Saving Intellects From The Nazis

William Hurt and Julia Ormond in Varian's War Showtime

Varian Fry was an unlikely hero, a Harvard man with rich friends and a comfortable job; physically awkward, sexually ambiguous, born to be a dilettante.

But lightning strikes the oddest trees and struck Fry in Germany, in the late 1930s. He saw where the Nazis were headed, and did something heroic about it, personally saving more than 2,000 Jews, most of them intellectuals.

He will at last get his due in a docudrama, "Varian’s War," tonight (Sunday, April 22) on Showtime cable.

We meet William Hurt’s Varian in Berlin in 1938, where the pornography of swastikas sickens him. In occupied France, he is disdained by his own consulate but finally connects with the refugees he’s worried about.

More important, he gets help from Julia Ormond’s Miriam, whose sexuality unsettles him, and from Alan Arkin’s Frier, who can forge anything. The rest is a thriller: Meeting in a brothel. Hiding on a train. Pretending to be gay. And the long march of the difficult intellectuals over the mountains and into Spain.

The Leonard File
Read past reviews by John Leonard.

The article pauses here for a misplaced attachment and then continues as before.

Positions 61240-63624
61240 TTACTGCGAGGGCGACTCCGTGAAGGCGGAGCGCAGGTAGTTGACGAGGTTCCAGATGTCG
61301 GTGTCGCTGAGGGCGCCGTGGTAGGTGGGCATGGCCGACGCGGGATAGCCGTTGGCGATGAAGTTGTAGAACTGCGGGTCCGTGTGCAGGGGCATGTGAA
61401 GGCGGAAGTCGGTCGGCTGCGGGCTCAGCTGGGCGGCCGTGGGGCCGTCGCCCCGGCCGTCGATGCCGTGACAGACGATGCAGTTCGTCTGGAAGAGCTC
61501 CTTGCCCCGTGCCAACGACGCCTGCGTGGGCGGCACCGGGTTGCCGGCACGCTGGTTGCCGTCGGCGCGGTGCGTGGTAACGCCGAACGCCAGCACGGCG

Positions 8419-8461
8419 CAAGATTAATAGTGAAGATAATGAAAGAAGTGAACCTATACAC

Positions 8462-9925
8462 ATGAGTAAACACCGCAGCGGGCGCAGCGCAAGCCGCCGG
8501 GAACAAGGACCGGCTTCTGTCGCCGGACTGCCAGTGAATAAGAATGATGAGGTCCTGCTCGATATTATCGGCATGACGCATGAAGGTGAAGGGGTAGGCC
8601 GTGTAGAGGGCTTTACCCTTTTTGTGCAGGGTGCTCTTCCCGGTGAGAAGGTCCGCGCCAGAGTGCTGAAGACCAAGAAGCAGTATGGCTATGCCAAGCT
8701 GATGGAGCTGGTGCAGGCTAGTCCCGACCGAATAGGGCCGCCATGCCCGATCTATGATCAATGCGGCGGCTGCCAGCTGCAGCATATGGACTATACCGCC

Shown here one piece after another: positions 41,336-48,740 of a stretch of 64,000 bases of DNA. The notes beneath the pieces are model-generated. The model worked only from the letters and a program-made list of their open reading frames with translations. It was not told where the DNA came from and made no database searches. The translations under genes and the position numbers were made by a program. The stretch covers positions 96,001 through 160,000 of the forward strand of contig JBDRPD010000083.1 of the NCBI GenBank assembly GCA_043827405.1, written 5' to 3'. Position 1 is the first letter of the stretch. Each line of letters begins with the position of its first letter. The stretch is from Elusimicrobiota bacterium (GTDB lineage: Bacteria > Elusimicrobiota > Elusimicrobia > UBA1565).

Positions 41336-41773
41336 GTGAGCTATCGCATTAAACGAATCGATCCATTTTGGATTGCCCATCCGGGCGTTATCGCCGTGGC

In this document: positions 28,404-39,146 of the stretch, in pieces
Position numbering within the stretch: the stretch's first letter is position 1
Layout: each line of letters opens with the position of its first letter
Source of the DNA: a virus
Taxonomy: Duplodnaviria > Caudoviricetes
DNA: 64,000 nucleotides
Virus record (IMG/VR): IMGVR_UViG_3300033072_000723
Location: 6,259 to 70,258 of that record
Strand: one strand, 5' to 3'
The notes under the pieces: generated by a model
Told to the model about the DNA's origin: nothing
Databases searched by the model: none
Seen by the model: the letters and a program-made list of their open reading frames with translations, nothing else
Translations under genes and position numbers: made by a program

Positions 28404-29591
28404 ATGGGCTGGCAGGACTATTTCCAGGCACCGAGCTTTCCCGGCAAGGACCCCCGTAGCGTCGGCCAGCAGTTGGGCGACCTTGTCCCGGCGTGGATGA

The artist Marc Chagall, the philosopher Hannah Arendt, and the novelist Heinrich Mann are only a few of the remarkable talents saved by the equally remarkable Fry. We are occasionally much better people than we ever imagined ourselves capable of being.

More often, we are worse.

Not many Varians show up NEXT Sunday night on public television, during Anna Deavere Smith’s one-woman, mind-bending account of civil insurrection, "Twilight: Los Angeles."

Between news reel film clips of the L.A. riots that followed the acquittal of the cops who beat up Rodney King, Smith plays all the parts. She is a street kid, reminded of the movies. A painter, recalling the zoot-suit riots. Ex-police chief Daryl Gates. A burned-out Korean grocer. And NRA spokesman Charlton Heston. And, most astonishing, opera singer Jessye Norman.

"Twilight: Los Angeles" breaks the heart and hurts the head. For this public-television production of her stage play, Anna Deavere Smith went back to L.A. to interview the same people all over again, and they were even more depressed.

She is a chameleon, a shaman and an exorcist, but not a miracle-worker. She speaks in tongues, but who is listening?



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  • CBSNews.com staff CBSNews.com staff

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